Wesberry v. Sanders (1964)

In its 1964 ruling in Wesberry v. Sanders—a suit pursued by a group of Fulton County voters against Georgia officials, including Governor Carl Sanders—the U.S. Supreme Court built on its previous ruling in Gray v. Sanders (1963) to hold that all federal congressional districts within each state had to be made up of a roughly equal number of voters. In so ruling, the Court radically altered how state legislatures would thereafter draw congressional districts, which before Wesberry often reflected long-established groupings of counties that ignored intervening urbanization and other major shifts in population.
Within four months of Wesberry, the Court ruled in its most famous reapportionment case, Reynolds v. Sims (1964), out of Alabama, that the U.S. Constitution required the equal valuation of votes in virtually all elections for officials from legislatively drawn districts, including representatives who served in either chamber of any state legislature. As a result, the Court scuttled the legislative electoral systems of most states, including often-used "little federalism" systems that structured districts for one house of the state legislature according to geography, rather than population, in keeping with the model of the Constitution's treatment of the U.S. Senate.
The reapportionment decisions of Chief Justice Earl Warren's court, beginning with Gray and Wesberry, dramatically reshaped the nature of representative government in Georgia and in the nation. No less important, the principle of electoral equality that underlies these decisions has continued to generate important rulings in more recent times—most prominently the Supreme Court's controversial decision in Bush v. Gore, which brought an end to the high-profile legal challenges triggered by the presidential election of 2000.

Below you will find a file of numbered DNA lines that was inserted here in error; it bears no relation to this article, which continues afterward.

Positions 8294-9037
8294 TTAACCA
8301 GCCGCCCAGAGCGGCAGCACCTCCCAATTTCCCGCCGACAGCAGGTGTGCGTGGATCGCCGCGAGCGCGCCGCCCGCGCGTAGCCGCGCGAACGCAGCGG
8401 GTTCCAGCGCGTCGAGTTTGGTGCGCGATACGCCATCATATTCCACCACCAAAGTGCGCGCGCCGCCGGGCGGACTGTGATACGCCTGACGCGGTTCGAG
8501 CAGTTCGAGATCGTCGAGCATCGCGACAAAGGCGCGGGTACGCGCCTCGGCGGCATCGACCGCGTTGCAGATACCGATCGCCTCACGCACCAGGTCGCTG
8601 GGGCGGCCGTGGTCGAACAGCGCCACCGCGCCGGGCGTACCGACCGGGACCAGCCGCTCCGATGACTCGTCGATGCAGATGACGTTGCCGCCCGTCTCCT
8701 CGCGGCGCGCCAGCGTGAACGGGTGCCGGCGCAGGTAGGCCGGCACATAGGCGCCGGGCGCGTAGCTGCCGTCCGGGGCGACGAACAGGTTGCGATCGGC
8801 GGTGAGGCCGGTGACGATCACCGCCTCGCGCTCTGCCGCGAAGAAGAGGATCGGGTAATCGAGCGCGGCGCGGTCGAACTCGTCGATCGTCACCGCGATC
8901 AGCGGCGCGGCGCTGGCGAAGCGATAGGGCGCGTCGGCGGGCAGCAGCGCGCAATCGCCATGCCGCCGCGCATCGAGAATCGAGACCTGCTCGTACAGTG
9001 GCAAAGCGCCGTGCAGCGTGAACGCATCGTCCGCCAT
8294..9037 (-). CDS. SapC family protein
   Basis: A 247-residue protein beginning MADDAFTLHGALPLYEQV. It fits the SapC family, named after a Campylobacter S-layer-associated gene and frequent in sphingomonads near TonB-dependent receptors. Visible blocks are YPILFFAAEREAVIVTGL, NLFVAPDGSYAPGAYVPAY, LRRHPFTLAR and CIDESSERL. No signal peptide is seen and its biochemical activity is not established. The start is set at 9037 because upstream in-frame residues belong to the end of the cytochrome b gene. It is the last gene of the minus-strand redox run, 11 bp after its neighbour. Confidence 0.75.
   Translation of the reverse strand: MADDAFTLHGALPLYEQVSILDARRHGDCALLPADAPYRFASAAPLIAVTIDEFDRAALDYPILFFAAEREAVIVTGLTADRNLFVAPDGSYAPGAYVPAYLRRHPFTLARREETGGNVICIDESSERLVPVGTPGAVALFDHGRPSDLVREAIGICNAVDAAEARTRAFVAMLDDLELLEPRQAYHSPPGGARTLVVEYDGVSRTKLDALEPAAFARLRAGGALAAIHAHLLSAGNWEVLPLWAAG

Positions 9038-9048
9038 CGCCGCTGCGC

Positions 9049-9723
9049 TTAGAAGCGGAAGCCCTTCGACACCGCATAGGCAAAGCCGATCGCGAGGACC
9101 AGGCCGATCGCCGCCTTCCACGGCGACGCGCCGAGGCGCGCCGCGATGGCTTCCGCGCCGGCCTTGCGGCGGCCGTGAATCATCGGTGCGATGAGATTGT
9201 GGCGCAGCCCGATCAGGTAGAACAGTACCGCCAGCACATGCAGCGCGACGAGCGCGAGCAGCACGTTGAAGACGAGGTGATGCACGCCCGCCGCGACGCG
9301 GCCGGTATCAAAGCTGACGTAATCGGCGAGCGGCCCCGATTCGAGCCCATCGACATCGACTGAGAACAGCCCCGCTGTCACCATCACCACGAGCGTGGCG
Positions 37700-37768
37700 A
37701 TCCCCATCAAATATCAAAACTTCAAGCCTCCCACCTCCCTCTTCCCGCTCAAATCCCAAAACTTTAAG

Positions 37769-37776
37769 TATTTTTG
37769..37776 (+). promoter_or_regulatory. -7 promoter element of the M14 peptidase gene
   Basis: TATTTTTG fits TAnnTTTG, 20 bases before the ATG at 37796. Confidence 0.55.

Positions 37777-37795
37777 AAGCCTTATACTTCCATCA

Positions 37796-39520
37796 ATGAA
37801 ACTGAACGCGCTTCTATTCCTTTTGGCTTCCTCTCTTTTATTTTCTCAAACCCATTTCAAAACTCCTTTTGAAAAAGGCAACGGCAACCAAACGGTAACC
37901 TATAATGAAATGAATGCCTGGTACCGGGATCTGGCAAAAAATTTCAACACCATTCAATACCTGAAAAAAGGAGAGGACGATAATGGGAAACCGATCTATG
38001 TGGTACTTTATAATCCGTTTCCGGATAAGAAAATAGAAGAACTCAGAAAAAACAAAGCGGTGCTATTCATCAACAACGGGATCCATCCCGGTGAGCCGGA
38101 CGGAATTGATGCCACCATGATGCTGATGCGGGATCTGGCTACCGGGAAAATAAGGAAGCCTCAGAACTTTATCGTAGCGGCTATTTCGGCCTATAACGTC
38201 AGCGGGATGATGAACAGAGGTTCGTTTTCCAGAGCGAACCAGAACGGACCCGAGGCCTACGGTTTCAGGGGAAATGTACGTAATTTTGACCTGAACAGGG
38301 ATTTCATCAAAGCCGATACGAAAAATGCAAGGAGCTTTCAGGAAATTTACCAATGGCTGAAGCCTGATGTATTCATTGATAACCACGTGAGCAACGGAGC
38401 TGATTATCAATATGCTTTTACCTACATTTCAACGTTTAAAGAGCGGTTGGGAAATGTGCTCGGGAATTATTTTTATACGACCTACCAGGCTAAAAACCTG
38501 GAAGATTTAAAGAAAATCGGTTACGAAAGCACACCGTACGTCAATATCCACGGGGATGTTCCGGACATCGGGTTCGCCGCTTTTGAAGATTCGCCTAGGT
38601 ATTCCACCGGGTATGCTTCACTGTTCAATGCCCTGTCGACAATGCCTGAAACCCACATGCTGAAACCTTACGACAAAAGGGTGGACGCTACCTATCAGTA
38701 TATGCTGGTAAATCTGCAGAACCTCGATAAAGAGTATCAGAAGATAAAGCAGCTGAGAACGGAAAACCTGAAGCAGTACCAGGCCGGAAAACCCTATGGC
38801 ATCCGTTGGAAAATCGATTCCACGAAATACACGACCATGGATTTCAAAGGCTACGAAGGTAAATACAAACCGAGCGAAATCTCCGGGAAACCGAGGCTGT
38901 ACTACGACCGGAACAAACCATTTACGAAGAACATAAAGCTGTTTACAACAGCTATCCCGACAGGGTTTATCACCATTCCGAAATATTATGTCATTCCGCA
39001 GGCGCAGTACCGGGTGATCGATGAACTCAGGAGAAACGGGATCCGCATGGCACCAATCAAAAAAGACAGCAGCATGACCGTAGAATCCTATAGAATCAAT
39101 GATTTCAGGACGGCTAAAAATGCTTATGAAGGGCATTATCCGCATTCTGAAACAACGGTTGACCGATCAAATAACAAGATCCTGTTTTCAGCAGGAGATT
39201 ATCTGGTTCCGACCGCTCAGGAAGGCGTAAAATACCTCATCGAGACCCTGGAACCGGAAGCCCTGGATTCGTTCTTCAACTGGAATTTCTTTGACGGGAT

close

Loading

Cite This Article
Coenen, Dan T. "Wesberry v. Sanders (1964)." New Georgia Encyclopedia. 04 November 2015. Web. 13 February 2016.
From Our Home Page
Harriet Powers (1837-1910)

Harriet Powers is one of the best-known southern African American quilt makers, even though only two of her quilts, both of which she made after t

Read more...
Eugene Bullard (1895-1961)

Eugene Bullard was the world's first black combat aviator, flying in French squadrons during World War I (1917-18).

Read more...
Annie L. McPheeters (1908-1994)

Annie L. McPheeters was one of the first African American professional librarians in the Atlanta Public Library and an influential proponent of African American culture and history.

Read more...
Black Leaders of the Civil Rights Movement
Georgia has been home to a number of major figures who participated throughout the twentieth century in the struggle for civil rights. ...

Read more...
Courtesy of Hargrett Rare Book and Manuscript Library, University of Georgia Libraries